The Industrial Revolution
Not long ago, farmers toiled in the fields of the English villages to sustain agriculture and crop production. With wealthy landowners now taking hold of these enclosures, farmers venture to the cities in search for labor in factories. England has begun to experience the nascence of a new revolution as industrialization seizes the cities with skyrocketed populations and a greater production of manufactured goods.
Located to its advantage, Britain benefits from its favorable water ways and harbors which are conducive for prosperous industry. Steamboats transport goods across the inland rivers while harbors foster exportation and merchant ships. Cotton and cheap labor are made available from overseas. Additionally, new inventions have enabled more efficient production and transportation. New technologies specifically have been geared to promote textile manufacturing, Britain’s trademark industry. First was John Kay’s flying shuttle, followed by James Hargreaves 1764 spinning wheel. The water frame, invented by Richard Arkwright replaced the need for manual operation by using water power to spin the wheels. Later was the 1779 spinning mule produced by Samuel Crompton, and then Edmund Cartwright’s power loom. However, due to the size of these machines, factories are being constructed to house these developments.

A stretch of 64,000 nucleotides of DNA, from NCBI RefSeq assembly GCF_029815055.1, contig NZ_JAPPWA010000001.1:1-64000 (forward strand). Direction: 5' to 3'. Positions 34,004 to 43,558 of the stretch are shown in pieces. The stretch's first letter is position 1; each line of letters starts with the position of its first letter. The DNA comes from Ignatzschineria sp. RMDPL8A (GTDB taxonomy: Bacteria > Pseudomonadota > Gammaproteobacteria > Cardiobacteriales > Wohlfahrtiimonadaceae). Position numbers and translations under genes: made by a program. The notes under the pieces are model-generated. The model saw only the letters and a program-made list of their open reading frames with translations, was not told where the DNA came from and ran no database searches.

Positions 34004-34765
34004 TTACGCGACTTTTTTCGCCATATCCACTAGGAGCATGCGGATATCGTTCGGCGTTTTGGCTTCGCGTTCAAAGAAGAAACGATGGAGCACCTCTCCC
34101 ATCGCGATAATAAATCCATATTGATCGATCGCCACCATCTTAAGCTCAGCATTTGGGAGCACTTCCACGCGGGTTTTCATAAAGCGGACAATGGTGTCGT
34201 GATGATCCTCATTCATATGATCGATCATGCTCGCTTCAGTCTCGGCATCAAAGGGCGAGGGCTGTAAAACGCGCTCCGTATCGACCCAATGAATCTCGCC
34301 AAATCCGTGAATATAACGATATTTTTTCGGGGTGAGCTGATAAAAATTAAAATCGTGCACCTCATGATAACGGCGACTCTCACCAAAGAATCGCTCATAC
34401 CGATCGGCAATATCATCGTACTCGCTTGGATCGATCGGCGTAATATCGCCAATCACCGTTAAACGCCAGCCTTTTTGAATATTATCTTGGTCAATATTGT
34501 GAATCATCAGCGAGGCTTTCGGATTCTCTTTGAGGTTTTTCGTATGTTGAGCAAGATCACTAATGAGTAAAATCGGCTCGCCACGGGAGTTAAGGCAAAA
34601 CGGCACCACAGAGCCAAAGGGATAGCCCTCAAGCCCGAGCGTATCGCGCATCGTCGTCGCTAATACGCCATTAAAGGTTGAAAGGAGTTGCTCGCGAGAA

Without a doubt, society is transitioning unto urbanization and an increased demand for goods dominates business and manufacturing. More people are moving into the dynamic cities as Britain continues to cultivate a growth of industry. The prospect of the economy remains positive and once again Britain emerges as the dominant economic power.